Anxiety, What a Concept
I chose to not name it, “High Anxiety.” Mel Brooks already did it to Hitchcock…
There are many nice little suburban parks near me. All the vertical drop, steel slides and iron monkey bars over decomposed granite are now bright, exotic shaped plastic above colorful mats of reclaimed rubber. They are pleasant places to make photographs in midday light—and at night too.
Here are some pics of one found this week, giving impetus to a musing about anxiety. What! Now wait, didn’t I just say they are “pleasant places?”
Yes, and, holding conflicting truths in your self is a common aspect of being human. Here are some other’s words about it from mission.org.
To make even more dualism, I dislike horror movies and TV shows, in particular books, movies, and TV having suspense. My wife loves them, with each of us having our own entertainment preferences. See how conflicting ideas and likes/dislikes also make for good marriages.? I won’t say I always like the Disney movie Pollyanna, because you would stop reading right there.
You might find a little anxiety in these images because the are tipped, have black shadows, bright highlights, white skies, hazy resolution, busy backgrounds, no clear point of focus, and other such unconventional artifacts. Oh well…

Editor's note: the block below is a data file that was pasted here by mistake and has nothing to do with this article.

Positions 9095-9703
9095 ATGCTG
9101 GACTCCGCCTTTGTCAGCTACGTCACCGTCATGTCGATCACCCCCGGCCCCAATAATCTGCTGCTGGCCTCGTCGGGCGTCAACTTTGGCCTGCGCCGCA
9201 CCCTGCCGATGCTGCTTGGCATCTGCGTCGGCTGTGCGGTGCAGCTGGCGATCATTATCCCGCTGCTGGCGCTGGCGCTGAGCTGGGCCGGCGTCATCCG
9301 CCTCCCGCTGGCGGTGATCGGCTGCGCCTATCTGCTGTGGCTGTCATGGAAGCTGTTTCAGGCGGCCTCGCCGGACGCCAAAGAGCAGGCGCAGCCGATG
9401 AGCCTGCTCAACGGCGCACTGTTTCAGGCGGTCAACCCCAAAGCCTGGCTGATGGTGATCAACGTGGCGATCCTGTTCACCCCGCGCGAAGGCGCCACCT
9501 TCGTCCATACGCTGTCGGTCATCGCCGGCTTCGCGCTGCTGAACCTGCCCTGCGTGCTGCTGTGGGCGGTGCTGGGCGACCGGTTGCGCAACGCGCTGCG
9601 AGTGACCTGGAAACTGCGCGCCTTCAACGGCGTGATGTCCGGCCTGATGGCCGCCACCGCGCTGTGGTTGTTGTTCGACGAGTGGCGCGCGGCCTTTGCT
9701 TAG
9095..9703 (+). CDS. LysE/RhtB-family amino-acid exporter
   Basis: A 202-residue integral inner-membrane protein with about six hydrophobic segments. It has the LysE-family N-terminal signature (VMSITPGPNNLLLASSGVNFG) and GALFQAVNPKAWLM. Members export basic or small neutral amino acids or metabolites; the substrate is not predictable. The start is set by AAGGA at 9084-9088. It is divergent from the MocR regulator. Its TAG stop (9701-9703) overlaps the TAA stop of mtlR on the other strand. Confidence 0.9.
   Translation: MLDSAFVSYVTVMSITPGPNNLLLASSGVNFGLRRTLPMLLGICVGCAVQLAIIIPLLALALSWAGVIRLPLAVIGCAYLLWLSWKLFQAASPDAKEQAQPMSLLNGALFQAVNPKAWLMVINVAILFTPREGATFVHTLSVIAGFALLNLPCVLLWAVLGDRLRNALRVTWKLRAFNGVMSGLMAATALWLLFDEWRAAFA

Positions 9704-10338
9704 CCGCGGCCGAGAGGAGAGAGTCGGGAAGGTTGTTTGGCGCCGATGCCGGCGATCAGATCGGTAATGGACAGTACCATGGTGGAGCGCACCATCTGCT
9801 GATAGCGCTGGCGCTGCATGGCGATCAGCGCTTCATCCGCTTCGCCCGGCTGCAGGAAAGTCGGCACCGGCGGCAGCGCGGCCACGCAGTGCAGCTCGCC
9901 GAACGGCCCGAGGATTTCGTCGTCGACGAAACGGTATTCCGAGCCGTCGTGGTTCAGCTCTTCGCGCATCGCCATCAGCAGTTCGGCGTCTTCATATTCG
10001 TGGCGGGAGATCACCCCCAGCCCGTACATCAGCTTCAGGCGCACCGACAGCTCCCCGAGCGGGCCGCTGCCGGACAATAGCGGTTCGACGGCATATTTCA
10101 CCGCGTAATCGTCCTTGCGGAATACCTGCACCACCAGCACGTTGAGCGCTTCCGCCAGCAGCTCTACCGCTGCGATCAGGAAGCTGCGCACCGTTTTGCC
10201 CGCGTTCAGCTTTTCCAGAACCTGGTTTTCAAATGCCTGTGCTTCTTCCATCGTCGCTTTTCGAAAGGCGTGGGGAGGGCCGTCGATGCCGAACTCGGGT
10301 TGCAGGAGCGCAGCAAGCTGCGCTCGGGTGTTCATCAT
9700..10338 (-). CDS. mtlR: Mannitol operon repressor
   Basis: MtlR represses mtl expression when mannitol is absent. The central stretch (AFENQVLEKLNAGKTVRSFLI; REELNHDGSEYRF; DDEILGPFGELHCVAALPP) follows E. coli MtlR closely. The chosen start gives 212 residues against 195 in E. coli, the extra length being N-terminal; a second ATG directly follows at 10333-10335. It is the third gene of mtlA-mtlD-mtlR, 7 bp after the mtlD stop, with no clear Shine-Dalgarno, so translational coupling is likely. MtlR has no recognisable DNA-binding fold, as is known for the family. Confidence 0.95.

All the images were taken with an Olympus M5 III and a 50MM equivalent prime lens. There are thumbnails in the text about images and larger versions in the slideshow at the end of the post.
Words about some of the images
There was an interesting S-curved sidewalk and low wall in the playground. The images of the them alone don’t quite have it. The image with the bench in it works better. I put a film preset on it with Adobe Raw. possibly Fuji Velvia and pulled the black blacker and whites brighter. I used NIK Silver Effects Pro to convert it to B&W. Using a Red filter and film preset in SEP made a brighter white sidewalk and darker blacks with darker grass. A white sky did not work with it. I like the extremes of white/black, but it needs a person on the bench or kids in the sand to ground the image. The plain color image works as a park scene, but still missing a figure too.
I wanted a B&W image of the school grounds with the mountains in the background. To give a feeling of summer and openness and the idea that the kids have a tremendous view from the school. Walking up and down the sidewalk taking a few pictures, when I arrived at the park produced nothing I liked. The B&W image across the street was taken leaving the park when I saw what I wanted. I used a film preset to start with a Fuji Velvia color image and then Nik Silver Effects Pro to make it B&W. The Blue filter in SEP is hard to use because it makes a muddy dark image many times. In this case it worked great. The sky got lighter, the far mountains lighter with some haze, the closer mountains darker. The building and street popped more with darker grass and the yellow line in the street went black. The image was not straightened because the street tips slightly to the left and the school is pretty level. That adds the right amount of tension and unsettledness for me…anxiety? The black tree also adds to that.